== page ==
As the range of Worklet applications vary widely, we provide an example of Worklets being used to probe a system and then again to effect it. Also, please see the Worklets' Javadocs for API information.

Examples

In this example a simple system is created, instrumented, probed, and effected.

Example system: Greeter

The example shown here is a simple system where two entities communicate continuously through a given protocol. Greeter.java provides the interface for all Greeters and politeGreeter.java implements the Greeter. The polite Greeters simply exchange greetings back and forth while being prompted by a preset greeting. To start the Greeter system, compile the politeGreeter.java and run, on one terminal:
java politeGreeter localhost 9200 wvm1 localhost 9221 true

and on another terminal run:
java politeGreeter localhost 9201 wvm2 localhost 9220 true

The first and second arguments are the local hostname and socket number to try binding to. The third argument is the WVM name. The fourth and fifth arguments are the remote host and port number to communicate with. The last (sixth) argument is whether to initially allow communciation and whether to try to initiate a conversation. When the first invocation above is executed, the other Greeter is not created yet, so nothing happens. When the second Greeter is created it starts the conversation with the first Greeter.

We "instrument" the system, or install the WVM, on the line:
WVM wvm = new WVM(this);
by creating a WVM from within the politeGreeter and passing it a reference to the parent system. By doing this, Worklets can interact with the system through the API (Greeter.java).

Probing the Greeter

Now we want to probe the system to see what's going on inside. For DASADA related probing, it is important to conform to the Probelet API. In the following example I do not implement this API, but in the FAQ section I discuss the API as related to Worklets.

The probe probeGreeter.java is sent into the politeGreeter system to find out the greeting being used and whether they are currently talking. Look at the Probelet class to see the interaction with the host system.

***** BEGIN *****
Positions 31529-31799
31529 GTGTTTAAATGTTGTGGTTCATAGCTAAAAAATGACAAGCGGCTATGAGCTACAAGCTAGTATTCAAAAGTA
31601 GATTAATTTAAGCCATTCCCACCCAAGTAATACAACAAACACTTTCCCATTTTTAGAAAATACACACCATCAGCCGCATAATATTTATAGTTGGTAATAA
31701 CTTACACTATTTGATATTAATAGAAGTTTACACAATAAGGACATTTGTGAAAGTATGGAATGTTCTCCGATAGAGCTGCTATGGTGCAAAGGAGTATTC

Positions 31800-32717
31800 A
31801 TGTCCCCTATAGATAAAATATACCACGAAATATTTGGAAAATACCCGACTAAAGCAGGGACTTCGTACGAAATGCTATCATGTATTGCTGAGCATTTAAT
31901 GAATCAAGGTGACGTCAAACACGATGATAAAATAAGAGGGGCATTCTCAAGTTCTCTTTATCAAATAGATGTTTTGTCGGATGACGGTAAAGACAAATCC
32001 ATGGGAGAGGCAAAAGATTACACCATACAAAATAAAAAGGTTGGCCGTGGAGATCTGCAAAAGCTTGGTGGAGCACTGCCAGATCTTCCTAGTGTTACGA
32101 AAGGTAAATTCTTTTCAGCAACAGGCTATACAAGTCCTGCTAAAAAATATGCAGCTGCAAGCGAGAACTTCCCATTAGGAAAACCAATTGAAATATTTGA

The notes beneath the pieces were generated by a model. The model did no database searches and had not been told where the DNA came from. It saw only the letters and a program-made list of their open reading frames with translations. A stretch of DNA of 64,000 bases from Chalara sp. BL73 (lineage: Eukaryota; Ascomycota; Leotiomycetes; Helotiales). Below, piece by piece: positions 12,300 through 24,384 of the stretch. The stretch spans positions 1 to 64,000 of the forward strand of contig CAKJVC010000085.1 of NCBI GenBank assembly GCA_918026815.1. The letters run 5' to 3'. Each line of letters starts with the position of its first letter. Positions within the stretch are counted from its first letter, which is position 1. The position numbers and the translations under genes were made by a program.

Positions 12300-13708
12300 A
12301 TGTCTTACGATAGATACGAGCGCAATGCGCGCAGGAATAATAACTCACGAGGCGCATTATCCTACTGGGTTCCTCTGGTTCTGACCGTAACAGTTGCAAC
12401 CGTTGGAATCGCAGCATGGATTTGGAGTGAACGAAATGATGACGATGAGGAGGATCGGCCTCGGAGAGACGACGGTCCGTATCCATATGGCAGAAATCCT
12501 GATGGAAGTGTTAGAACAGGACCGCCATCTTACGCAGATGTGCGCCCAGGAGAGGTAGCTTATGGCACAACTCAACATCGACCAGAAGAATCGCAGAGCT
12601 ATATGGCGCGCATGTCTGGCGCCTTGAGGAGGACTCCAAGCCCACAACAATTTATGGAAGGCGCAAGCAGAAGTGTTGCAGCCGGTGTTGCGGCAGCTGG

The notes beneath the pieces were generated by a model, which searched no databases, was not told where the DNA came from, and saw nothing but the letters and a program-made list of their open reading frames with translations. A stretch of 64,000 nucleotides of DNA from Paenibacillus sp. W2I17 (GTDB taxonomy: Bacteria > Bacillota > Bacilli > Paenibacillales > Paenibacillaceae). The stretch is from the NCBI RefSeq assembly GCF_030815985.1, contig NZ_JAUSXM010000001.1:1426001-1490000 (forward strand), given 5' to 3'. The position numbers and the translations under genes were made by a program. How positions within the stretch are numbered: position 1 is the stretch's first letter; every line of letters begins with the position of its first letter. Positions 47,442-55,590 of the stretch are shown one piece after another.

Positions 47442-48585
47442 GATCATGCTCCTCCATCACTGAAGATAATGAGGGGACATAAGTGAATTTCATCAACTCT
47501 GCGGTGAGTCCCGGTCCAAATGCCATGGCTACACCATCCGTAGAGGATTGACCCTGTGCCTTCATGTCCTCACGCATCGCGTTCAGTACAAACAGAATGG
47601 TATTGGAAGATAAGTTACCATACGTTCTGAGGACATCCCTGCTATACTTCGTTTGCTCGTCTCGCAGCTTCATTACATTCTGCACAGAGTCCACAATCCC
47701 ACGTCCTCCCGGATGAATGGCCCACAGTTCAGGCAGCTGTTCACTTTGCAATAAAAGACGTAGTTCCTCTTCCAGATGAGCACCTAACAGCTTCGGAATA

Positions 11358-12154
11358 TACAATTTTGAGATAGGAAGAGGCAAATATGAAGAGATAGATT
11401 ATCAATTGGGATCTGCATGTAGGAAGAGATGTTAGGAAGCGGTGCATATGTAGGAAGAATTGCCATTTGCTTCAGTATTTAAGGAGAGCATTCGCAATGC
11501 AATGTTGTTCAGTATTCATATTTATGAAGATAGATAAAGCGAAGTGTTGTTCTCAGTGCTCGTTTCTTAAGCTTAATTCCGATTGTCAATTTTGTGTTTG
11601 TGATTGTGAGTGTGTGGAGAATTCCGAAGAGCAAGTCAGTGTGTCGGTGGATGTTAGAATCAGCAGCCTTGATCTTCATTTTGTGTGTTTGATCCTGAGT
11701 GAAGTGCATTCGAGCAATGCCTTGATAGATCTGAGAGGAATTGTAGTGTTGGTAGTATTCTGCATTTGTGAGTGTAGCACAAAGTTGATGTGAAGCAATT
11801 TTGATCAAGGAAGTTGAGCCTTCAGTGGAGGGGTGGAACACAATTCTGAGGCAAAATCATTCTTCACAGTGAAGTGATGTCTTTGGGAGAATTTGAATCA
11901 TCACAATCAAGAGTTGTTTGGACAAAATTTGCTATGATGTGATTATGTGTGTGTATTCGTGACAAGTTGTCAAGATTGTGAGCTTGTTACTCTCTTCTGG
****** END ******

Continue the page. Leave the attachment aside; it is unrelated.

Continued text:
(ie. the line: String greeting = ((Greeter)_system).getGreeting(); )

To execute probeGreeter, run:

java probeGreeter localhost wvm1 9200)

Effecting the Greeter

Now let's suppose the politeGreeter system wasn't working so great and that they weren't talking.

run, on one terminal:
java politeGreeter localhost 9200 wvm1 localhost 9221 false

and on another terminal run:
java politeGreeter localhost 9201 wvm2 localhost 9220 false

Now we'll send in an effector to remedy the system so that the Greeters are again talking to each other. We do this in effectGreeter.java. In effectGreeter, we invoked the neccessary methods for the Greeters to talk to each other.

To execute effectGreeter, run:

java effectGreeter

In effectGreeter we hardcode in the destinations of the WorkletJunctions simply for convenience. Notice that the probeGreeter and effectGreeter files are very much the same. The only difference is in the methods invoked and, of course, the names of the classes (ie. Probelet vs. Effectlet).

Example Summary

In this example we showed a system being installed with the WVM. We then showed the system being probed and effected. Though this was a very simple example, it can be used to do further testing and learning of how Worklets can be used. For example we can actually change the "protocol", or language, that the Greeters are using. Also, we restricted ourselves to only invoking API methods but any execution code can be specified in the execute method (as allowed through security policy.) Applications can be sent in for execution as well. These examples are included in the Worklets distribution.

Frequently Asked Questions (FAQ)

Errata

Please email me for bug reports.

Questions, Contact

Any questions or comments can be directed to Dan Phung.


Copyright 2002: The Trustees of Columbia University in the City of New York. All Rights Reserved
Author: Dan Phung
Last Modified 20 October 2002